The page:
You bring a producer with an uncontested book of business of $200,000 (commission) into your agency. If your agency has $1,000,000 of revenue, it will be worth something over $1,000,000 in value (due to your goodwill, personnel, company relationships, etc.). However, an incoming book of business does not necessarily bring with it anything but its commission enhancement potential. So if, for our example, your agency is valued at $1,350,000, the new book of business would immediately increase its value by 12.9% to $1,550,000. The producer would sell his book of business to your agency for a 12.9% equity position. The determination of your agency value is for the year prior to the arrival of the producer. The determination of revenue growth due to the producer’s presence is determined at the end of twelve months after his arrival (his produced book of business during that period). Your agreement also states that the producer can increase his equity through stock options generated upon his achievement of subsequent increases in his book of business at $100,000 intervals. However, the stock option provided is measured as the ratio of that $100,000 to the value of the business at the year-end immediately preceding the award of the stock option. Depending on your desires, the producer can either earn bonuses to pay for the acquisition of the stock optioned to him, or can be asked to pay for the stock. This method can also be used to reward successful producers as their books of business increase to better guarantee their long term association with your agency. In many cases these producers become part of the succession planning for the agency. Although they gain equity shares, your equity during this period ALWAYS grows faster than theirs, enriching you through their efforts.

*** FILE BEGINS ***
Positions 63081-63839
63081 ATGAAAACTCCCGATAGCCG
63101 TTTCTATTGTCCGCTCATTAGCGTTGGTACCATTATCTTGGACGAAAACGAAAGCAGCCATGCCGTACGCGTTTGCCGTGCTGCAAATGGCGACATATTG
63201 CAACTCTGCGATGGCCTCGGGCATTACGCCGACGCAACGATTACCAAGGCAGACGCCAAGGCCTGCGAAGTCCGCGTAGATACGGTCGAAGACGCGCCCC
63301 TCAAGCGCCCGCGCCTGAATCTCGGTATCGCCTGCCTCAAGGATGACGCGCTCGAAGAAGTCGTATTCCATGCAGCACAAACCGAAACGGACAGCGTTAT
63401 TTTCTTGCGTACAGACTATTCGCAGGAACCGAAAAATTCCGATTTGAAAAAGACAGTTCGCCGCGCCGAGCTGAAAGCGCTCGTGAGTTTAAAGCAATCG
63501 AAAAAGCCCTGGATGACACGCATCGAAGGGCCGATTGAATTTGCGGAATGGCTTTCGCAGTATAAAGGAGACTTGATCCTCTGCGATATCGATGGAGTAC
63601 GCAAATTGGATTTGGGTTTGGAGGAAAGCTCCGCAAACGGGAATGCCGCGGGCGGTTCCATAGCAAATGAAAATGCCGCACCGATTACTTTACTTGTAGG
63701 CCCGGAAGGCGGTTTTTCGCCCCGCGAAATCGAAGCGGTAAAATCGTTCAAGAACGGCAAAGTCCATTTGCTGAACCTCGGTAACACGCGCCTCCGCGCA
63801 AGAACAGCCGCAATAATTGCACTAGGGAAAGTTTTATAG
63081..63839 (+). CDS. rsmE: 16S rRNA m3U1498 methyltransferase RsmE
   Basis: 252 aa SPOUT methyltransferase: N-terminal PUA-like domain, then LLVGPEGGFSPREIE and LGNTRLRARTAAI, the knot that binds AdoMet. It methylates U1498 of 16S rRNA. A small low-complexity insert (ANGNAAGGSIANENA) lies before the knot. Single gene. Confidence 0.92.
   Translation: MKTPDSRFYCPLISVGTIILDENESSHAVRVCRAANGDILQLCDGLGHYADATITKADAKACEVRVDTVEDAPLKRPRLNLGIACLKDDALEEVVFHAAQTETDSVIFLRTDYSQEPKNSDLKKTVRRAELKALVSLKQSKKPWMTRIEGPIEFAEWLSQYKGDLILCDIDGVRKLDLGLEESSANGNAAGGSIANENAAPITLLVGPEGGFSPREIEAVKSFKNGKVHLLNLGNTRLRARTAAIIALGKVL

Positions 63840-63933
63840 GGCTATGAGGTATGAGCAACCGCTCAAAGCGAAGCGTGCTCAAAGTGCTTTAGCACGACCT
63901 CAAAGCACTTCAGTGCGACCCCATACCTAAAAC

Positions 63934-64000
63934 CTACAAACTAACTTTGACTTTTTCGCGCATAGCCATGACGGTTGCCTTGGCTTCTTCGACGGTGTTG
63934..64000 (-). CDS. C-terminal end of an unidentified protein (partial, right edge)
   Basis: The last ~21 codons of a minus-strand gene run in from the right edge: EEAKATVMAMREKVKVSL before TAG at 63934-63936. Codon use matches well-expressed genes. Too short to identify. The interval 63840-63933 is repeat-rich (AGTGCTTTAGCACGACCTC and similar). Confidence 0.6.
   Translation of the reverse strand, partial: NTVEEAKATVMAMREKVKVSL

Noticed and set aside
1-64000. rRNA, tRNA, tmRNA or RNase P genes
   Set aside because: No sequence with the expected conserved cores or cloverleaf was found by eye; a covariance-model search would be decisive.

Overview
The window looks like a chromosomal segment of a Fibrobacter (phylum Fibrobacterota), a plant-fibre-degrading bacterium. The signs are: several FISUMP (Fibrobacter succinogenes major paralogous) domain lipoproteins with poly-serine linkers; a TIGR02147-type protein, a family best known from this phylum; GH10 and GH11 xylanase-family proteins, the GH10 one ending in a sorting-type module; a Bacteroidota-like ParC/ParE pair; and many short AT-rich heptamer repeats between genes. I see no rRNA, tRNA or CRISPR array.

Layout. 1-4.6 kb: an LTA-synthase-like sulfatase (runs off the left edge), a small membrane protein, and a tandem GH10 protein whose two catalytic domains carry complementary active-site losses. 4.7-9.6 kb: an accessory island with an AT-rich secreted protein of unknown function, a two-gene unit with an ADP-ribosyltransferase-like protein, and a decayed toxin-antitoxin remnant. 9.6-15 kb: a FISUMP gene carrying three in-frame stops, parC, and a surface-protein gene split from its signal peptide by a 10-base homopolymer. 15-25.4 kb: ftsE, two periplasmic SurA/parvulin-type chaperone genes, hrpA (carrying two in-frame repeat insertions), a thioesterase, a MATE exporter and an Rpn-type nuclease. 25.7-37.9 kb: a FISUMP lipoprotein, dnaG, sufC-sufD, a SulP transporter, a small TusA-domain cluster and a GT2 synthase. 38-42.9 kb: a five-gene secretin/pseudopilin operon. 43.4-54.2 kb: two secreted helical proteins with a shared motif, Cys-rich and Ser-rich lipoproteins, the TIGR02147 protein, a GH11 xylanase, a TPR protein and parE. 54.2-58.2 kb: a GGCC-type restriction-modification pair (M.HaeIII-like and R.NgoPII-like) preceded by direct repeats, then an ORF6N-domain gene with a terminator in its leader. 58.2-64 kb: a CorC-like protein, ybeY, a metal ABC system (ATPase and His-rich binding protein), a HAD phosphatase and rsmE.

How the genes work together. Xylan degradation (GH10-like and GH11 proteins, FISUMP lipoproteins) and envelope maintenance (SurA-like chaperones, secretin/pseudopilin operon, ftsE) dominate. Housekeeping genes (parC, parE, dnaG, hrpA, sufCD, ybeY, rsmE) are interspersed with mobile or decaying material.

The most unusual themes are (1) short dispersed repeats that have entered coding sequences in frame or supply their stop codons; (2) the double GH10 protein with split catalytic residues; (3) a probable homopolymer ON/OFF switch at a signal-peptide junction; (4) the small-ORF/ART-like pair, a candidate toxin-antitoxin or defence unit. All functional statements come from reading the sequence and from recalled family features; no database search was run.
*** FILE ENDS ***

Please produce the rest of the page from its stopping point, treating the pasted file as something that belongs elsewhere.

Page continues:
Scenario Two:

I still recommend that you actually purchase an incoming producer’s book of business instead of permitting him to continue to own it. Once he realizes that his future value depends on the enhanced value of his agency, rather than just that of his own book of business, he starts thinking like an owner. However, instead of stock options for growth, you may choose to offer the producers “phantom stock” instead. While they do not gain voting shares of stock, you guarantee them an equivalent increase in their value through a deferred compensation agreement that performs similarly to their benefit. You maintain voting control. They find that their future is tied to the future of the entire agency. Should they retire, die or become disabled the deferred compensation package is triggered. However, should they leave, the deferral amount is maintained for a specified period before payout to assure that their non-compete clause is honored.

Many agents try to provide equity positions to producers in their own books of business. While this is workable, it reflects the wrong message. The producer still thinks in terms of “mine” and “theirs” instead of “ours”. And the option is always there for him to move his business with the new agency sponsoring the buy-out of your agency’s share of the value of his book of business. We believe that equity sharing is the only way to attract, keep and build a core of successful producers who desire the same thing as you do — to own a growing asset to support their eventual retirement.